Who? Tom Lucy
What? Reluctant Millennial
Where? Pleasance Courtyard, The Attic (venue 33)
Are you prepared for what this year’s Edinburgh Fringe has in store for you?
I do feel much more prepared this year than I did last year. This is my second solo show so there’s a bit more confidence you have with that naturally. I know what to expect now. I really love Edinburgh and the festival is such an exciting place to be. You really feel like you’re in the middle of something happening and for the month of August it feels like the centre of the world. It’s not, of course, and you’re completely in a bubble. But what a fun bubble.
What is the premise of your Edinburgh show this year?
The show is called Reluctant Millennial and it’s about me feeling like that. I’ve had a big year since last summer for various reasons and I’m keen to talk about the fact that I’m labelled a millennial because of my age but I don’t feel at all like that, and nor do I want to be associated with that. So it’s a hour of stand up about my annoyances with my own generation. But in a funny way. I’ve not become a bitter old comedian complaining about the youth just yet.
What was the biggest obstacle you face(d) while putting this show together?
Well this is going to sound very wanky but probably being a bit more honest on stage. I think that just comes with time as a comedian – you become more honest. And honesty is really where the funniest material is. So in writing this new show I’ve really tried to say to myself – how do I really feel about this? And I think when you start being completely honest on stage, you improve vastly.
Who would most enjoy your show?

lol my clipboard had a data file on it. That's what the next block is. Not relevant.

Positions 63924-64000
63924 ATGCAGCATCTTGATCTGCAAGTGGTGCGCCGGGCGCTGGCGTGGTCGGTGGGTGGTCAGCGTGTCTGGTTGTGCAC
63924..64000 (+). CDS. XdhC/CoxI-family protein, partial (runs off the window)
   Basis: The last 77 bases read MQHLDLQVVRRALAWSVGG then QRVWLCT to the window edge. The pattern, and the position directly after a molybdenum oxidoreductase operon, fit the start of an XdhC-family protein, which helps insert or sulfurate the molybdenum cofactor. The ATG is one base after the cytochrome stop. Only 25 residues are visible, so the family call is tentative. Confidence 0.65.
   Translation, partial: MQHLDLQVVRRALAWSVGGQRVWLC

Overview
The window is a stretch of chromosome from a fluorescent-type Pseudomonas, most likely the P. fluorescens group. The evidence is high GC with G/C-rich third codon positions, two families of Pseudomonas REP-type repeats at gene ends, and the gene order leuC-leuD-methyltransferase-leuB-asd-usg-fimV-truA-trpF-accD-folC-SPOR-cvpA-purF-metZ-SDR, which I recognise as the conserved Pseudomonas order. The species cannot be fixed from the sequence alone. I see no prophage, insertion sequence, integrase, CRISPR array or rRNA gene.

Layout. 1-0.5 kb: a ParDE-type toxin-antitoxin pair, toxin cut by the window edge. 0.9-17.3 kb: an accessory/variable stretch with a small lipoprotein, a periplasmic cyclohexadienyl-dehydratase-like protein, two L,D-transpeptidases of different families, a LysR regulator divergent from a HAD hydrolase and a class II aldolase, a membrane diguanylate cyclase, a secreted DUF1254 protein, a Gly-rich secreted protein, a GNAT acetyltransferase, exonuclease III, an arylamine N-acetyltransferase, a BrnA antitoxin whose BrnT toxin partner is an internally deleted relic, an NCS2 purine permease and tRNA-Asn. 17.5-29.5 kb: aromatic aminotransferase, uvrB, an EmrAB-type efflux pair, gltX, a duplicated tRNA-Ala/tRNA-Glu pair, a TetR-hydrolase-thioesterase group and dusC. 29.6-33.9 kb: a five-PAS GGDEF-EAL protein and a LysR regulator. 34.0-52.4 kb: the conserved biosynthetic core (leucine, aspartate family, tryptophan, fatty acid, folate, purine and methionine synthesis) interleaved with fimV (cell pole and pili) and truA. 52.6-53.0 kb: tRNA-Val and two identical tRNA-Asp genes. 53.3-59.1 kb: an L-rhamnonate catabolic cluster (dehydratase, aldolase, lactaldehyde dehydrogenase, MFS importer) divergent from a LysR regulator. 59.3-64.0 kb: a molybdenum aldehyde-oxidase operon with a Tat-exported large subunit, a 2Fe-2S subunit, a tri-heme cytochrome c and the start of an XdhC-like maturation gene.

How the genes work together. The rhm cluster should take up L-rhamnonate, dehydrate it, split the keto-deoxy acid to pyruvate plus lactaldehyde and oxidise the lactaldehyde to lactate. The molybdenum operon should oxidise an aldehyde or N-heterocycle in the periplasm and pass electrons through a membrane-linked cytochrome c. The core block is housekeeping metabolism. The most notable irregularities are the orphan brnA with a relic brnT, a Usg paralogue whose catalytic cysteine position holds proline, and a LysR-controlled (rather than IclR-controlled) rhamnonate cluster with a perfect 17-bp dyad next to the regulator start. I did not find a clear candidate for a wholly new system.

I would hope that everyone could enjoy it. I don’t alienate anyone in my stand up and I do try and make it so you could bring your dad along and you could bring your mates along and they would hopefully both enjoy it. I know that’s not a particularly cool approach to take but I like comedians who have mass appeal. I think it’s far more difficult to appeal to a lot of people than just a few, and that’s something I aspire to do.
Do you have any other Edinburgh show recommendations?
There’s a few comedians I always see in Edinburgh – Tom Stade and Paul Foot are two off the top of my head. But the great thing about the festival is that some shows will just generate heat and I’ll go to those because that’s the real fun of the Edinburgh Festival – to see comedians in tiny venues who will one day be very famous. It’s kind of magical really.
What is your favourite thing about Edinburgh as a city?
Edinburgh is really a beautiful place. I’ve spent quite a lot of time there now, both during the festival and outside of it, and you really take it for granted. It’s stunning and I would encourage people to see the city as well as do the festival – climb Arthur’s Seat and visit Wildfire in the New Town.
What are your plans for after the festival?
I’m going to take this show on tour around the UK. We haven’t sorted out exactly when yet but it’ll be soon after Edinburgh. That’ll be my first headline tour which will be pretty cool. I’ve done an awful lot of support on tour but to be headlining a tour feels like a big step up. So we’ll do that, and then I’ll write another show for next year. And repeat until death.